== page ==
It is part of a fresh look at how to keep kids safer in traffic accidents. And besides new research from companies like Ford, experts are recommending that we keep kids in rear-facing car seats longer than previously advice.
Up to now, as automakers and their suppliers have studied how to best protect drivers and passengers in vehicle crashes, there hasn't been that much separating the study of crash effects on adults versus children. But Ford, for one, is innovating its research around design and safety technology that can better protect children in a vehicle crash based on the differences between the size and body parts of kids and those of grown-ups.
There is much information and advice in the market about protecting kids up to age 6 with child seats, boosters, rear-facing seats and even laws that make it unlawful to put kids under a certain size in the front passenger seat. But Ford's research--which is digitally based, and not yet in the crash-dummy phase-- starts with a child prototype that is age-6, which is when some parents start seating kids without a booster.
Ford's research will soon be extended to actual crash dummies. Ford engineers began developing these child-size digital models late last year, and the program is being conducted in conjunction with Tianjin University of Science and Technology in China--which is working with Tianjin Children's Hospital--to obtain "child geometry" and basic body information from sources like MRIs and CAT scans provided by volunteers. Tianjin is one of the largest cities in China, close to the capital of Beijing.
"We study many injury trends in the field, and we know that traffic crashes are the leading cause of death for children; in fact, for people from age one all the way up to age 34," says Steve Rouhana, Senior Technical Leader for Safety, Ford Research and Advanced Engineering.
How exactly is protecting a child so much different than an adult? For starters, a child's head is much more vulnerable than an adult's, partly because a small child's head is proportionally much heavier than an adult's. "In a five-month-old fetus, the head represents one-third of the body weight," says Rouhana – "compared to 1/10 to 1/20th of the total body weight for a 25-year-old."
But, at the same time, a small child's neck muscles are obviously not yet fully developed, so they are not as strong as the neck muscles of an older teen or adult. "So, a child is more vulnerable to an injury where the head is going to strike something because the neck muscles are not holding it in place," Rouhana says. "Or, the neck is injured because the head is moving forward in a crash, but the neck muscles are not strong enough to hold it back."
Ford has already done a great deal of work on developing and using digital adult models. That program began in 1993, and the models continue to be used in research.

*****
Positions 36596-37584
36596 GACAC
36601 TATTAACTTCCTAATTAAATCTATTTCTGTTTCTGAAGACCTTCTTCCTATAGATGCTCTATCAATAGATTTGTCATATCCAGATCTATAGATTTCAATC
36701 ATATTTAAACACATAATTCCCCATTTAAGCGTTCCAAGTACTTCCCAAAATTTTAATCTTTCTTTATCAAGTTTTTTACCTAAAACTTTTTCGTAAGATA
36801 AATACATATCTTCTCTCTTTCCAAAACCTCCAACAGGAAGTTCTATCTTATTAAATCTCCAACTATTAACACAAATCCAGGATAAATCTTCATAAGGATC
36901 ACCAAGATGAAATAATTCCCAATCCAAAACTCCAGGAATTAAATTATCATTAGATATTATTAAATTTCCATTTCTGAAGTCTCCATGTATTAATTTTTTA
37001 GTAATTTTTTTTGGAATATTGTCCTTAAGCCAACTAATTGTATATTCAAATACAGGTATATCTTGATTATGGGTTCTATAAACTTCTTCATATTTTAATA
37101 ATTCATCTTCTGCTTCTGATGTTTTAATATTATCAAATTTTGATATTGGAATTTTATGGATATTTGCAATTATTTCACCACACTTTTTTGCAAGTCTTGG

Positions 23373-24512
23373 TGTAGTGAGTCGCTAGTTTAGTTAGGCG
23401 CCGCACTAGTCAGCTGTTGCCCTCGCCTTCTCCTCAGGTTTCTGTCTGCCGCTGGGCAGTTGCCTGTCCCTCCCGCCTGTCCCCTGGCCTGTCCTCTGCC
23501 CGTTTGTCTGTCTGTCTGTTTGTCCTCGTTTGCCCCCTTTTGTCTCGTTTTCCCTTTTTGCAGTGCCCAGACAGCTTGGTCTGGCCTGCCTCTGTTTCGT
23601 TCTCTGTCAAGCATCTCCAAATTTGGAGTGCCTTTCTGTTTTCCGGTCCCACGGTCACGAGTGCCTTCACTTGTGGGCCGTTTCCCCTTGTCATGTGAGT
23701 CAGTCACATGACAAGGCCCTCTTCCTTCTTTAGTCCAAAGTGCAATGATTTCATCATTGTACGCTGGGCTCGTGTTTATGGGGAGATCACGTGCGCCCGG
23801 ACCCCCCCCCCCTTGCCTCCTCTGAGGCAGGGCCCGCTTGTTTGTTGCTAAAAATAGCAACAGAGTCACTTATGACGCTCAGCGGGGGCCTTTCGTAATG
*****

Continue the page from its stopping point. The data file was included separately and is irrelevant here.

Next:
The child digital model presently being developed is the size of a typical six-year-old, says Rouhana. "Because, up to that age, they are typically using the child restraints built into the child-car seat, as opposed to our vehicles' restraint systems. We may eventually also develop a model for an older child if we discover that's something we need to do."
New standards for kids in cars
Ford's research is accelerating at a time when safety organizations are already changing recommendations about we protect kids in the car. The American Academy of Pediatrics (AAP), in the April issue of Pediatrics magazine, is advising parents to keep their toddlers in rear-facing car seats until age two, or until they reach the maximum height and weight for their seat. The organization also advises that most children will need to ride in a belt-positioning booster seat until they have reached 4 feet 9 inches tall and are between 8 and 12 years of age.
That's a change from the group's previous recommendation, dating back to 2002, which advised that it was safest for infants and toddlers to ride rear-facing up to the limits of the car seat--citing age-12 months and 20-pounds as a minimum. Ever since that standard was laid down, parents who followed the APA's recomendations were celebrating the child's one-year birthday by turning the car seat forward.
The recent change is based primarily on the data from a 2007 University of Virginia study that found that that children under the age of two were 75 percent less likely to suffer severe or fatal injuries in a crash if they are facing the rear.
Dr. Dennis R. Durbin, scientific co-director of the Center for Injury Research and Prevention at the Children's Hospital of Philadelphia, was the lead author of the APA's new policy statement, and he echoes Rouhana's observations about the weight of a baby's head and the relative weakness of the child's neck muscles.
So, if that baby is rear-facing, his entire body is better supported by the shell of the car seat, says Durbin.
"A rear-facing child safety seat does a better job of supporting the head, neck and spine of infants and toddlers in a crash, because it distributes the force of the collision over the entire body," says Durbin
"Parents often look forward to transitioning from one stage to the next, but these transitions should generally be delayed until they're necessary, when the child fully outgrows the limits for his or her current stage," adds Durbin.
For larger children, a forward-facing seat with a harness is safer than a booster, and a belt-positioning booster seat provides better protection than a seat belt alone until the seat belt fits correctly, he says.
"The 'age two' recommendation is not a deadline, but rather a guideline to help parents decide when to make the transition," stresses Durbin. "Smaller children will benefit from remaining rear-facing longer, while other children may reach the maximum height or weight before two years of age."